Pagers in Hospital is here to Stay
Pagers were introduced in the hospitals to increase the reach to the doctors. Despite the gradual shift to two-way texting device, then to cellphones, and then to smartphones, pagers have continued to have a demand in hospitals.
FREMONT, CA: Pager has become a thing of the past in a world of smart devices. People don’t need a device that offers limited communication functionality. However, healthcare seems to be against the trend as almost 80 percent of hospitals are still using pagers, based on a recent report published in the Journal of Hospital Medicine.
Pagers were introduced in the hospitals to increase the reach to the doctors. It used to notify a physician over any vital message that awaited him. It weighed around six ounces and had a range of 25 miles. Thus the doctors could be alerted for emergency irrespective of his location within the city. A pager resembled a remote control that had an antenna. Motorola introduced the first tone-only pager in 1964 and named it Pageboy. In the 1970s tone and voice pagers emerged that could not only alert a doctor but also explain the situation. Despite the gradual shift to two-way texting device, then to cellphones, and then to smartphones, pagers have continued to have a demand in hospitals.
Demand for Pagers in Hospital
According to a study by the Journal of Hospital Medicine, 49 percent of respondents receive patient services-related messages mostly by pager. Pagers are still a part of hospitals because they can even function where cellular and Wi-Fi dead zones are not allowed or have been blocked. Moreover, pagers receive a similar range as an FM radio station, and the signals are transmitted to various satellites instead of just one, which is the case with cellphones.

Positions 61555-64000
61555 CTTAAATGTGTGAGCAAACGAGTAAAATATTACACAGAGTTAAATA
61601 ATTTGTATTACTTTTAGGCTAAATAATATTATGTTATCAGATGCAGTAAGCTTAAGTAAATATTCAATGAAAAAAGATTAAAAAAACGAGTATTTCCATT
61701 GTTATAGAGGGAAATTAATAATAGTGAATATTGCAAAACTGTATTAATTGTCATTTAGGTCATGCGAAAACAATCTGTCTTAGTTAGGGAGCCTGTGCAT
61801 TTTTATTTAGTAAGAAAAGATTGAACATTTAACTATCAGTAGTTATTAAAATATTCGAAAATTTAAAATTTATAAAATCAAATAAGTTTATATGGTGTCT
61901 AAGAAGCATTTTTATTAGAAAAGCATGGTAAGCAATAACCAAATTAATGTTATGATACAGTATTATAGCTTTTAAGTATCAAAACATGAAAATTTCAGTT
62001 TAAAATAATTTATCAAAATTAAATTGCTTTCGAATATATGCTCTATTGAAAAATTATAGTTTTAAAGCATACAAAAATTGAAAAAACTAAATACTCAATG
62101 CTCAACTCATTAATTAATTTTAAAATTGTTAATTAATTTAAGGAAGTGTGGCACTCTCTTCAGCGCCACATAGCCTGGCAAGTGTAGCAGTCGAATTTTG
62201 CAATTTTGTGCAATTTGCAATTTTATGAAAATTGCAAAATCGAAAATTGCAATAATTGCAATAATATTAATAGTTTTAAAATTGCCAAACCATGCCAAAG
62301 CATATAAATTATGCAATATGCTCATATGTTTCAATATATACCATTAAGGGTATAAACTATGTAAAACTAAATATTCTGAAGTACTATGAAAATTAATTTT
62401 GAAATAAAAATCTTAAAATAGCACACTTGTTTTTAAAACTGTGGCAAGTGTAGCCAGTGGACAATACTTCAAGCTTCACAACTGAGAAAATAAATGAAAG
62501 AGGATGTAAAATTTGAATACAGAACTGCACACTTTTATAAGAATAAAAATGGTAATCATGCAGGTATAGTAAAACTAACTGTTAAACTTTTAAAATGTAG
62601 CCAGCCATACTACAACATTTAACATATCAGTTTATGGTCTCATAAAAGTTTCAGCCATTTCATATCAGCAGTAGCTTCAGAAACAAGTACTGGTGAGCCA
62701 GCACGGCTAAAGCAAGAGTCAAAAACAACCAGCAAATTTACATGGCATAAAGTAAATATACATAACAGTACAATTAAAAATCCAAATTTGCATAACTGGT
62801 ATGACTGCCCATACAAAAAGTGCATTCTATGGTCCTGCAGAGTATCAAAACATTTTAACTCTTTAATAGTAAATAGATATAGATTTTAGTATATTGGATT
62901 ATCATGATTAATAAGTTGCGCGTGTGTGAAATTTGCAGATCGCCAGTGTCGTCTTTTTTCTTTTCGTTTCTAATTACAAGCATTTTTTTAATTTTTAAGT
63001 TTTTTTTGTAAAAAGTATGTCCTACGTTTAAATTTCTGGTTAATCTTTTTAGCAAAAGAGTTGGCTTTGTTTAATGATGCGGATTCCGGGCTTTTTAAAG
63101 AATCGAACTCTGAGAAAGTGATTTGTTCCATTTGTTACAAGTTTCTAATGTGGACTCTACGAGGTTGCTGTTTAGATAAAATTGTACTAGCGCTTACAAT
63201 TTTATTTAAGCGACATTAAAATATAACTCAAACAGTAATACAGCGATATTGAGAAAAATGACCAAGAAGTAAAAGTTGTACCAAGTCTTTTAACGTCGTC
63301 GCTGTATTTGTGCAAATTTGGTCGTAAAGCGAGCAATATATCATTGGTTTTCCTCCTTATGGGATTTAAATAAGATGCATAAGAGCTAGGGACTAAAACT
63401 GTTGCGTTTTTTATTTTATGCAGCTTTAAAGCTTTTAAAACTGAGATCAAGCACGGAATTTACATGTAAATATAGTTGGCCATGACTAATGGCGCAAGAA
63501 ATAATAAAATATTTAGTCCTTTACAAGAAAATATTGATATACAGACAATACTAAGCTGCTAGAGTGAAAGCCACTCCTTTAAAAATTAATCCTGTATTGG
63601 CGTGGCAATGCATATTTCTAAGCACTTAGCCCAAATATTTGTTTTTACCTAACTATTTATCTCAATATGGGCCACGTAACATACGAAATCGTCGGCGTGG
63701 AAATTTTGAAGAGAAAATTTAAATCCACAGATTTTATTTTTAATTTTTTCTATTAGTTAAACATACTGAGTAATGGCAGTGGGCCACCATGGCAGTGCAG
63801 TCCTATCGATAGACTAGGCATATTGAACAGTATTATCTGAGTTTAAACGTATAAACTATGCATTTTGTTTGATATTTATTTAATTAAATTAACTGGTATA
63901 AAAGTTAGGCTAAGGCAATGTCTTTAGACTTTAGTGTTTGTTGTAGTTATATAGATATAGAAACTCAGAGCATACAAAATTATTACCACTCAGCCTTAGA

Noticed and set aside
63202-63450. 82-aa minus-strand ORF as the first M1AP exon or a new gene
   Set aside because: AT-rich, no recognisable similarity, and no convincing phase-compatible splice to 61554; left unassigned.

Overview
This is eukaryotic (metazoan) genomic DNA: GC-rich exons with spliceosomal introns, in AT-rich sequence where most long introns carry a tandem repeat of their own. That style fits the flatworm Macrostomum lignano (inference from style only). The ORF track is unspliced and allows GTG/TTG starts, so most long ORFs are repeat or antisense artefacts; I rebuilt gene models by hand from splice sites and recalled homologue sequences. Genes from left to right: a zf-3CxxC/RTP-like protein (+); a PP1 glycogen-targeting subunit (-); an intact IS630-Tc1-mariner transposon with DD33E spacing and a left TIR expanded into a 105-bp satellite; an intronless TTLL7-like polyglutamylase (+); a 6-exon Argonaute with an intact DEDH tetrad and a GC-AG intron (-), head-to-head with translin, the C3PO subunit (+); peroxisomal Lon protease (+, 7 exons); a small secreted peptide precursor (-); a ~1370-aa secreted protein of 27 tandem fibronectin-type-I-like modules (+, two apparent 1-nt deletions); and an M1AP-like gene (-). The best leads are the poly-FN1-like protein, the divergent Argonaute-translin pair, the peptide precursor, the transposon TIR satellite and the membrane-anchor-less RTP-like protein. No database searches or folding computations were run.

The redundancy enhances the probability of the message to get through as even if one tower doesn’t work, others might be working. Moreover, pagers have better battery life, and they need to be charged once in a week or two against the smartphones that must be charged almost every day. Pagers are also useful in an emergency as they work even when cellular networks are turned off as in case of the 2013 Boston Marathon bombing.
Fast and Inexpensive
Another advantage of pagers is that they are cheap and can transmit group messages almost instantaneously. Pagers may be replaced in the future, but currently, pagers are here to stay.
Check out: Top Healthcare Startups
By Leni Kaufman, VP & CIO, Newport News Shipbuilding
By George Evans, CIO, Singing River Health System
By John Kamin, EVP and CIO, Old National Bancorp
By Elliot Garbus, VP-IoT Solutions Group & GM-Automotive...
By Gregory Morrison, SVP & CIO, Cox Enterprises
By Alberto Ruocco, CIO, American Electric Power
By Sam Lamonica, CIO & VP Information Systems, Rosendin...
By Sergey Cherkasov, CIO, PhosAgro
By Pascal Becotte, MD-Global Supply Chain Practice for the...
By Stephen Caulfield, Executive Director, Global Field...
By Shamim Mohammad, SVP & CIO, CarMax
By Ronald Seymore, Managing Director, Enterprise Performance...
By Brad Bodell, SVP and CIO, CNO Financial Group, Inc.
By Jim Whitehurst, CEO, Red Hat
By Clark Golestani, EVP and CIO, Merck
By Scott Craig, Vice President of Product Marketing, Lexmark...
By Dave Kipe, SVP, Global Operations, Scholastic Inc.
By Meerah Rajavel, CIO, Forcepoint
By Amit Bahree, Executive, Global Technology and Innovation,...
By Greg Tacchetti, CIO, State Auto Insurance